Celebrating God's rescue plan
by Connie Faber
I come to this Christmas season marveling at the scope of God’s rescue plan for mankind. The apostle John uses the word “whoever” to describe how many people are invited to believe in God’s Son and to gain a whole and lasting life (John 3:16). The English hymn writer Isaac Watts celebrates God’s intention when he writes, “Joy to the world! The Lord is come; let earth receive her king; let every heart prepare him room.” God extends his love to everyone on the earth, and right now that means about 7 billion people.
That’s a lot of human beings, and yet the number of people God has in mind is much bigger than the current world population figure. God invites every heart in every age to accept his invitation. And that is a number that I can’t even begin to imagine—but last month I tried. My husband, our three children and I were in Washington, D.C., in early November. For five days we encountered people, people and more people. There were the folks we rubbed shoulders with as we waited in airports, dined in restaurants, rode subway trains and walked the sidewalks and hallways of landmark buildings. We also met up with people from the past who were featured in the various museums, memorials, monuments and government buildings.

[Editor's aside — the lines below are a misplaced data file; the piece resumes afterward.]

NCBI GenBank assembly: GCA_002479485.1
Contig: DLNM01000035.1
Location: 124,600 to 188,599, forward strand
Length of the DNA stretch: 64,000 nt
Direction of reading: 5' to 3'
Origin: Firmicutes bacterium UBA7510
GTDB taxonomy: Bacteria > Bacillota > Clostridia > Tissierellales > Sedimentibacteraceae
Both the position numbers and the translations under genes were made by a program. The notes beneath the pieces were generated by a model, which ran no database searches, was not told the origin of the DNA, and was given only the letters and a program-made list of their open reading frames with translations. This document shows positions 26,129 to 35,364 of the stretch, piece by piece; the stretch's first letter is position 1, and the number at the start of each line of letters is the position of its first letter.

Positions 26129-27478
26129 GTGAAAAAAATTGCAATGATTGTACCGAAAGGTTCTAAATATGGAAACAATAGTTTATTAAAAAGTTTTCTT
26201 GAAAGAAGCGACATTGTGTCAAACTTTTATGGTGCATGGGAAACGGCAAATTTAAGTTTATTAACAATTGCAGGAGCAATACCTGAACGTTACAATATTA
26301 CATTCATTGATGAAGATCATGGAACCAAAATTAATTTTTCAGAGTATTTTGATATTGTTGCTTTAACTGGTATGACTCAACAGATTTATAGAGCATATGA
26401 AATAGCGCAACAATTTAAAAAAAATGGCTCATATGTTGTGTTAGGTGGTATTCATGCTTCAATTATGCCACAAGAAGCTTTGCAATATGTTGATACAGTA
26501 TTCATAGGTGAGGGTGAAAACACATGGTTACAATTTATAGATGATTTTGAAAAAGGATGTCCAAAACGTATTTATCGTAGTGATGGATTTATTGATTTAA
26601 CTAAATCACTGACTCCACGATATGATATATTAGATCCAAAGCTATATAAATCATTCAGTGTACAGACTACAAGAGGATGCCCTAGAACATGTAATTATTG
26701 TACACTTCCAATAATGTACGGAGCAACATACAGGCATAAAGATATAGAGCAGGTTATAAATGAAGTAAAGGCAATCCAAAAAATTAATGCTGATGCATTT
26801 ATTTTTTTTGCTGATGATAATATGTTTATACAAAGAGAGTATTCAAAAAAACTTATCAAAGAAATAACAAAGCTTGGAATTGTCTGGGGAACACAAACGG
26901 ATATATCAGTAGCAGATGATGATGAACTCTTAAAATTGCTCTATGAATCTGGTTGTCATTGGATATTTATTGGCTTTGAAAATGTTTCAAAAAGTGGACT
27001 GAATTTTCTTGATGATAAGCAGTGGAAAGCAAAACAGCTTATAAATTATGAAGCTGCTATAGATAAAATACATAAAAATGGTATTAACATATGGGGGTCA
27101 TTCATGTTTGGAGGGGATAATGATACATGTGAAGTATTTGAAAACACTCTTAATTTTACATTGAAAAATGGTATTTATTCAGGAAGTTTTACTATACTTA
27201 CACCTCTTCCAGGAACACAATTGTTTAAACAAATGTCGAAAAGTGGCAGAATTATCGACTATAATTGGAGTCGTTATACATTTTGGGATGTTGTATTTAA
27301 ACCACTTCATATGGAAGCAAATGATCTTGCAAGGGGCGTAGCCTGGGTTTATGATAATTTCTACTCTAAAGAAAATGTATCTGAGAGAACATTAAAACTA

So one evening I imagined of all these people—both contemporary and historical—as if they were hub cities on a map. I visualized them with lines emanating from the outline of their bodies showing their connection to other people in terms of families, schools, churches, workplaces, neighborhoods, friends, hobbies and community organizations. So, for example, the young woman on crutches who stood with her college soccer team in front of the Lincoln Memorial for a group picture is linked to her teammates, coaches and the doctors who treated her injury and also to her parents, siblings, grandparents, uncles, aunts, cousins, professors, roommates, summer employer and co-workers, a boyfriend, the people in her church, the grade school kids on the recreation soccer team she coaches—I had fun imaging all of the possible associations. Meanwhile, Abraham Lincoln is connected to his wife and four sons, the men and women who worked in the White House when he lived there, his cabinet members, the generals he appointed, the countless soldiers who fought in the Civil War, the slaves he set free and the man who assassinated him.
While the number of people I came across that week as I followed this train of thought is endless, I know that God, in all of his mystery, knows each man, woman and child by name. I also know that our Heavenly Father desires that everyone from every era will know the joy and peace that comes from living in step with him. That’s what I’m celebrating this Christmas.
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